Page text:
You can't run a university like a business, unless the business is a largish partnership, because the lines of authority that might work in the roundhouse or melt shop become blurred as faculties coalesce into colleges and colleges combine to form universities.

They're learning this the hard way at Massachusetts - Dartmouth (on the south coast, not far from once stood some excellent beachfront roller coasters.)
The University of Massachusetts at Dartmouth’s American Federation of Teachers-affiliated faculty union is fighting an administrative attempt to remove department chairs from the bargaining unit. “It should not go unnoticed that by removing the 39 department chairs from the Faculty Federation, the federation is weakened and a new department chairs unit would be a very weak unit lacking significant influence,” Catharine Curran, union president and chair of management and marketing, said in a statement this week, issued in response to the university’s petition to a state labor board seeking the removal of chairs and library division heads from the faculty union.

Mohammad Karim, provost, argued to the board that chairs and library division heads are “incontestably supervisors” who do not belong in the same bargaining units with those “rank and file faculty and librarians whom they supervise” and evaluate. “Their continued inclusion in the faculty union creates virtually insuperable barriers to the university’s ability to realize its full potential as a nationally recognized doctoral research university,” he said, according to legal documents.

Karim and Robert E. Johnson, campus chancellor, said in a campus memo Monday that the university recently tried to engage chairs and library division heads in negotiations about such issues as decreased teaching load and increased stipends, in “recognition of the differences in working conditions and potential conflicts with the faculty within their department.” But the chairs did not want to form a new bargaining unit, they said. A university spokesperson said removal of chairs from the unit would bring the Dartmouth campus in line with two other UMass campuses, Boston and Amherst. The Dartmouth campus's administration has stressed that it is not seeking to strip chairs of their right to unionize outright, just their position within the general faculty union.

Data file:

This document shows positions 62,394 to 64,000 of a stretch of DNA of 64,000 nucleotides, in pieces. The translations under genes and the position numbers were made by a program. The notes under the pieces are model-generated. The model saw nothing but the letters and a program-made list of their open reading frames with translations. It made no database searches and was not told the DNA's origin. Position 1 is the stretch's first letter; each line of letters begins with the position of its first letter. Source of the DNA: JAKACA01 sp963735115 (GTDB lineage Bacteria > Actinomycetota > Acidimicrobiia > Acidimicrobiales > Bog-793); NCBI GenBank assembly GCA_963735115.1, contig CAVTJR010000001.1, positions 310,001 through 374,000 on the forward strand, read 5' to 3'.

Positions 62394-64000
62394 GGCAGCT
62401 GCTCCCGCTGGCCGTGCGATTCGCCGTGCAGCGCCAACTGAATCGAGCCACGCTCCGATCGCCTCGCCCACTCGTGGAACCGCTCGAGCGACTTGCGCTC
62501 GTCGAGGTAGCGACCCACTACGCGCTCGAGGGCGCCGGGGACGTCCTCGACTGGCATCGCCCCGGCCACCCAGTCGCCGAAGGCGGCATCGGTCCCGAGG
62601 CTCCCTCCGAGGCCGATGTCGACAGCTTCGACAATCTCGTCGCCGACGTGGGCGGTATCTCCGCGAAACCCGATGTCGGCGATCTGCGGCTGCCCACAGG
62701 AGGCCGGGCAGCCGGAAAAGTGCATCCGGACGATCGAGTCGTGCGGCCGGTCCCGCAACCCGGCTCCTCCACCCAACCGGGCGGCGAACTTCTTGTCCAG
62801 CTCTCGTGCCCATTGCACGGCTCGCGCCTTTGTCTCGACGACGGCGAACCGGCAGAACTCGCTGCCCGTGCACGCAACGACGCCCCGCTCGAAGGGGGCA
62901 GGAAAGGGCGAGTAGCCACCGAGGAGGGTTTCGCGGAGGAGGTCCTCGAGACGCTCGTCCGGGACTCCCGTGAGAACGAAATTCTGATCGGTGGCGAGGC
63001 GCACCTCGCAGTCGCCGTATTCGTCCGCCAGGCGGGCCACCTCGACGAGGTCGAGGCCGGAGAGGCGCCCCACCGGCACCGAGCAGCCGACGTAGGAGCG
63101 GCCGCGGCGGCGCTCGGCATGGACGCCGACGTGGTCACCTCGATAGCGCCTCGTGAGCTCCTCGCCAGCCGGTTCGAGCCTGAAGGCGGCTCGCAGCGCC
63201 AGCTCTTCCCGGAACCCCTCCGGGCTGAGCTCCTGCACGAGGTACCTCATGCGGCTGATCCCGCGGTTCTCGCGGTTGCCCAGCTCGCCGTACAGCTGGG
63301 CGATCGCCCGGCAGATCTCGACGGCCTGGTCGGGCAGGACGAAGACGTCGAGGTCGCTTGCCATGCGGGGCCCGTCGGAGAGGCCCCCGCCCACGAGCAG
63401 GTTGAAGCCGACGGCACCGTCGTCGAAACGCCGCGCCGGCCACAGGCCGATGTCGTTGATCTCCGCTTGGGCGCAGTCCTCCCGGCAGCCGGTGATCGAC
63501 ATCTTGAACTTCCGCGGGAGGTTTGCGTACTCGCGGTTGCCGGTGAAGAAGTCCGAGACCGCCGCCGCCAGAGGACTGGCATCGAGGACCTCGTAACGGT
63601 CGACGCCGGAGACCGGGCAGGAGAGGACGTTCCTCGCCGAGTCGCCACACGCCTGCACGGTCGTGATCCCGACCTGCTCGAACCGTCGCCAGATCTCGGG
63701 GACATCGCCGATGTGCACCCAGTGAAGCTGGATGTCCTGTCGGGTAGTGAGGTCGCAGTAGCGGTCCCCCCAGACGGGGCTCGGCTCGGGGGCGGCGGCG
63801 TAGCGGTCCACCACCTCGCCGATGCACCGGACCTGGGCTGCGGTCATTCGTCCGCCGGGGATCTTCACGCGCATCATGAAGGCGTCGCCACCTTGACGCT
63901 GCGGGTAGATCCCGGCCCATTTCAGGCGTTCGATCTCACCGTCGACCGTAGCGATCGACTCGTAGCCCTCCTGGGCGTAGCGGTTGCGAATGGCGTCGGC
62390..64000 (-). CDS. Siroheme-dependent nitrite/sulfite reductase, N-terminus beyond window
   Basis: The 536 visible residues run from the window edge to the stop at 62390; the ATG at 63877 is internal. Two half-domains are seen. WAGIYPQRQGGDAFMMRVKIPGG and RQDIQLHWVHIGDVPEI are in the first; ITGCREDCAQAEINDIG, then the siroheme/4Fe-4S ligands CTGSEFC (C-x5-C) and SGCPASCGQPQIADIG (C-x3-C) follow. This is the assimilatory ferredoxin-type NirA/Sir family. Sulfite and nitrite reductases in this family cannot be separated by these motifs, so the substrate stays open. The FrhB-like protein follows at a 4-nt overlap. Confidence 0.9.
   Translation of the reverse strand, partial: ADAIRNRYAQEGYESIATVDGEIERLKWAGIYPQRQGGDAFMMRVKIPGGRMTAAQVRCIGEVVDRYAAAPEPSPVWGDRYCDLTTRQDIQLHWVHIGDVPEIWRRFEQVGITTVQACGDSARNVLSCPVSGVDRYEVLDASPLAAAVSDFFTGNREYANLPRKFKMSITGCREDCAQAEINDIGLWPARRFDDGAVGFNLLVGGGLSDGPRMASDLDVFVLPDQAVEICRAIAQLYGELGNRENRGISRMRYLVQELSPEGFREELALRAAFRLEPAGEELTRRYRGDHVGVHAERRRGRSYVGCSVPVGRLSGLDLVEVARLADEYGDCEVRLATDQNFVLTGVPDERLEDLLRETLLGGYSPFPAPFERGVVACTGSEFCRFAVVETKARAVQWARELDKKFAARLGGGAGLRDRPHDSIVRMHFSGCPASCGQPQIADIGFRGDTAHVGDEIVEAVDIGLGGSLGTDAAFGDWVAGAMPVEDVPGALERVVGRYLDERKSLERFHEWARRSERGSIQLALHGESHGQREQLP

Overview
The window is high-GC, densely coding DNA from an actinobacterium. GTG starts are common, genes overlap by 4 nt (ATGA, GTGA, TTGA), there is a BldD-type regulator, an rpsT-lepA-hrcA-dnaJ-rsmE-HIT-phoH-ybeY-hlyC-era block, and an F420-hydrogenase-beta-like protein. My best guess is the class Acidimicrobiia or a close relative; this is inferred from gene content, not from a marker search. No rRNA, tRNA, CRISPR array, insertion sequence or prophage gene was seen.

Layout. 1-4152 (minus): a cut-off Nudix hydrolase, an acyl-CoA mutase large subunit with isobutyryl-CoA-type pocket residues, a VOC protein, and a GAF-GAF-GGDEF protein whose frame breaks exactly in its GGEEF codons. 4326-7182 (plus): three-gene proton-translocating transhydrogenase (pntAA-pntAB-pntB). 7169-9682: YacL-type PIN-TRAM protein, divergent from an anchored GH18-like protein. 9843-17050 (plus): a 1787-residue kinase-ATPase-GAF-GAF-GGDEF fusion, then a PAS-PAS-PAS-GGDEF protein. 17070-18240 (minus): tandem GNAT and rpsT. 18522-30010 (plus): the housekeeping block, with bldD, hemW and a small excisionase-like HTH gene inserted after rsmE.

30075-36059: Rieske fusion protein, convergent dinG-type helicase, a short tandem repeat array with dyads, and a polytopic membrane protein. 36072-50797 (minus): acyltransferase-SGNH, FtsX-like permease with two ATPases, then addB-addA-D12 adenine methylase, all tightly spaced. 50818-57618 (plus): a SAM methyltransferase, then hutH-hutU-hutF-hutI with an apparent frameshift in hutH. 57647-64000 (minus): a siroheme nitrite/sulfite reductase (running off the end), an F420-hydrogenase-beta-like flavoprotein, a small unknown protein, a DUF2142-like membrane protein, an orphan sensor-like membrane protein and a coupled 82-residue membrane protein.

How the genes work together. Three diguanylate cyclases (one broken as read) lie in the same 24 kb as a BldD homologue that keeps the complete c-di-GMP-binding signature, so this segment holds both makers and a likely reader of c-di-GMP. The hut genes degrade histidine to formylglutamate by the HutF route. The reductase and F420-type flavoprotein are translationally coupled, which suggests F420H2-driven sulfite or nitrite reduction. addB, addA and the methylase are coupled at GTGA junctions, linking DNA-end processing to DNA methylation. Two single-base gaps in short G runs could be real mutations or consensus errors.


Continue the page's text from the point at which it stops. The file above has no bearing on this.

Sounds like somebody attempted to write a different sort of union contract for Dartmouth. The one I remember from nearly forty years ago at Wayne State clearly established department heads and deans as part of management.  That formulation broke with a tradition, which I refer to as the Joshua Lawrence Chamberlain model, in which department heads, deans, and college presidents took turns serving as officers, then returning to faculty.  (That model did require a rough equality of condition among faculty members in order that no faction could seize control in a bad way, something that increasing administrative scut-work or increasing competition for research prestige probably wrecked.)  It might be that Dartmouth wanted to preserve the idea that department heads were of the faculty, and to the faculty they would return, although in an era where Cardinal Archbishops hold their positions for life, perhaps that is a lost cause.

It might be that the contract, a relatively old one, is a survival of that era.
Curran said that the faculty union at Dartmouth is 50 years old and that chairs, who teach two courses per semester and do other faculty work, always have been part of it. The university’s move is therefore a clear “attempt to gain more control over the faculty, to limit accountability for administrative decision making and justify the existence of a cadre of very highly paid administrators.” The chairs “are some of the most influential, and often outspoken, faculty on campus,” she said. “This legal action cannot be viewed as anything other than an action to chill the faculty voice and faculty influence, and to weaken the Faculty Federation.”
That is, department heads might be acting with the interests of their departments at heart, which is not necessarily what the administrative cadre wants.  I wonder if there is a large enough tenure-line faculty at Dartmouth to stand up for traditional faculty responsibilities and rights.

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